[cgl_discussion] [cgl_valid] Simulating a system failure to f orce a filesystem recovery

Howell, David P david.p.howell at intel.com
Wed Aug 7 11:41:12 PDT 2002


We had the loadable driver that called panic to do this if that does what
you want. Worked great for testing the kenrel dump functionality. You can 
do a 'insmod crash.o' to get it to panic the system from a shell. 

The source is in the CVS tree under LKCD tests.

Dave Howell

-----Original Message-----
From: Fleischer, Julie N [mailto:julie.n.fleischer at intel.com]
Sent: Wednesday, August 07, 2002 2:37 PM
To: 'cgl_discussion at osdl.org'
Subject: RE: [cgl_discussion] [cgl_valid] Simulating a system failure to
f orce a filesystem recovery


Thanks, Stephanie.

So, it seems like the common theme is to stress the filesystem enough so
that we are fairly sure it will want to do some type of recovery.

Then, we need to shutdown "ungracefully."  So, if you do know of a way I
could simulate a manual power button press, I think I could use that
information.  But, possibly the first two ideas (watchdog timer or cause a
system crash) could simulate a power button press too?

Thanks.
- Julie

-----Original Message-----
From: Stephanie Glass [mailto:sglass at us.ibm.com]
Sent: Wednesday, August 07, 2002 11:24 AM
To: Fleischer, Julie N
Cc: 'cgl_discussion at osdl.org'
Subject: Re: [cgl_discussion] [cgl_valid] Simulating a system failure to
force a filesystem recovery



Julie,
I talked to the guys in my dept who test jfs and they didn't think a reboot
() would allow the file system to be corrupted.  It would wait till the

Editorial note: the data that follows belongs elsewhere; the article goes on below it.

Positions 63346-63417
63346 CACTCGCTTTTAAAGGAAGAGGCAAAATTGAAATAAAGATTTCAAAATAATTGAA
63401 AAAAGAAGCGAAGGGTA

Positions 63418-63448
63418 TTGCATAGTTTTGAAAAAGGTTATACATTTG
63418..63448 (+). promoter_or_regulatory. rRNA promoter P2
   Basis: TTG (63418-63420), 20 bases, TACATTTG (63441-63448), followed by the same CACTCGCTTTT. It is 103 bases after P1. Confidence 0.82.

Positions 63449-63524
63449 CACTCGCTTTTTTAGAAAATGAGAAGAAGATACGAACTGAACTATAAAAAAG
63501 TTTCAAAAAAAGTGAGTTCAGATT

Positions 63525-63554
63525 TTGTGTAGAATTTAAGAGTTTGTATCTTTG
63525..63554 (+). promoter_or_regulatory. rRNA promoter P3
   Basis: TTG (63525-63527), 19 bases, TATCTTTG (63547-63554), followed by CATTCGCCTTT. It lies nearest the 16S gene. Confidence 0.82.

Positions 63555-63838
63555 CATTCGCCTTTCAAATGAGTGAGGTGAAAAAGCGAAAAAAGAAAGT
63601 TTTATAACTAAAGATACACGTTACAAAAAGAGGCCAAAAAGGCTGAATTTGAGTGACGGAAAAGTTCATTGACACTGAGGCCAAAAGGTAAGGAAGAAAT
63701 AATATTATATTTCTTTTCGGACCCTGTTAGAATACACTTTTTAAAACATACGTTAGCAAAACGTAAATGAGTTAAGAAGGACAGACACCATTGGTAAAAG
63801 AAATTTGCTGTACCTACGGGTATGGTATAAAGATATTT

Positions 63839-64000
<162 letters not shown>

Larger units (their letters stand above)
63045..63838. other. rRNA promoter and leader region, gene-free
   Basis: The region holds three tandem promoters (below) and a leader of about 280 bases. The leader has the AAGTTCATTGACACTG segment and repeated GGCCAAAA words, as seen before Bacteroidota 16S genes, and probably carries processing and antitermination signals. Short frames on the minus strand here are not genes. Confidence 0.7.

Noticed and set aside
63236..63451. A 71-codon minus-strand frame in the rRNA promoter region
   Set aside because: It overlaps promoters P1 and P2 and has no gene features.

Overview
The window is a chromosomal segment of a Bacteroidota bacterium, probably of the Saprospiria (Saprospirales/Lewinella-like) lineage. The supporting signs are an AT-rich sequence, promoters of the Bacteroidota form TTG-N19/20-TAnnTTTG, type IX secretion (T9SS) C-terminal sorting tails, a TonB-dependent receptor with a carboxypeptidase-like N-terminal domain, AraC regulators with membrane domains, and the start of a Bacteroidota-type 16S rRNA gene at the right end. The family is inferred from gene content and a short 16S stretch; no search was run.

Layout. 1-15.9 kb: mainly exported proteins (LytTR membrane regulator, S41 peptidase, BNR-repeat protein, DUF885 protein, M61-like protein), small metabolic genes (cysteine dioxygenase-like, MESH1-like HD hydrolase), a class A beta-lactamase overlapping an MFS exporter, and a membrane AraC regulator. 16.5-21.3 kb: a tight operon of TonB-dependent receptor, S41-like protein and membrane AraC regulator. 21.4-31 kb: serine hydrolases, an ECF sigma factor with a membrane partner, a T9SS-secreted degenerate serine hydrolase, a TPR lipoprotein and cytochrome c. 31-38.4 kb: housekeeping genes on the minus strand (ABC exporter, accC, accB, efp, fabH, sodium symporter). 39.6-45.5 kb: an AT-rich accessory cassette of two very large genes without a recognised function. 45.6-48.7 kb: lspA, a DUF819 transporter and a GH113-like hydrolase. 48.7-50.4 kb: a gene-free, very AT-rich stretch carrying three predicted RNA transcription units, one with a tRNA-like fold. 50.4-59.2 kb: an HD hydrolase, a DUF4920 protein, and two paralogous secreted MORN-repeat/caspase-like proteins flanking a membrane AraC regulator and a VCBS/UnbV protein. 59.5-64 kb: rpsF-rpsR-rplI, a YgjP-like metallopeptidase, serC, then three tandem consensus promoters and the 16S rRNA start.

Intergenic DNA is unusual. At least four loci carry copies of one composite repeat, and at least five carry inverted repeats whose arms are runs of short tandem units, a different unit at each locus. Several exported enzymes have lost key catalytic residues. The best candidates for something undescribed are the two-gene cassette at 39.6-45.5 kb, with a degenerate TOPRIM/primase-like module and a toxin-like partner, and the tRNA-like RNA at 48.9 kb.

command ended before doing a write.  What they did was use a tool they
wrote which is part of LTP called LFTEST which does very large writes and
then manually they hit the power button.  They think you could simulate the
power button by running a program that causes the system to do an OOPS.
They said there were several programs out there which do that.

Please let me know if you need any additional information on any of the
programs involved with what they are saying.


Stephanie

Linux Technology Center
 IBM, 11400 Burnet Road, Austin, TX  78758
 Phone: (512) 838-9284   T/L: 678-9284  Fax: (512) 838-3882
 E-Mail: sglass at us.ibm.com


 

                      Andy Pfiffer

                      <andyp at osdl.org>          To:       "Fleischer, Julie
N" <julie.n.fleischer at intel.com>              
                      Sent by:                  cc:
"'cgl_discussion at osdl.org'" <cgl_discussion at osdl.org>           
                      cgl_discussion-adm        Subject:  Re:
[cgl_discussion] [cgl_valid] Simulating a system failure to 
                      in at osdl.org                force a filesystem rec
overy                                             
 

 

                      08/07/2002 12:23

                      PM

 

 




On Wed, 2002-08-07 at 09:55, Fleischer, Julie N wrote:
> Validation -
> As part of testing a resilient file system, I want a test case where I am
> sure that I have simulated a system failure so that on startup fsck (I
> believe) must be performed.  In addition, it would be even better if that
> fsck could have to repair something (i.e., the system failure happened in
> the middle of a logical write).
>
> Does anyone know how I can do this reliably?

As far as triggering an fsck, for non-journaled filesystems that are
listed in /etc/fstab and automatically mounted on reboot, all you need
to do is use reboot(2) with LINUX_REBOOT_CMD_RESTART without a previous
unmount.

You could probably arrange to reliably cause enough dirty state to be
stuck in the bufffer cache that some form of repair would always be
attempted.

You might try this: create a new directory, and in that new directory,
randomly create, write, re-write, re-name, and unlink a few 100 files
and directories. Make sure it runs for a few seconds (like 3), and then
call reboot().

Saftey tip: don't do this on an ext2-based filesystem that you expect to
be sane when the system reboots. ;^)

Andy



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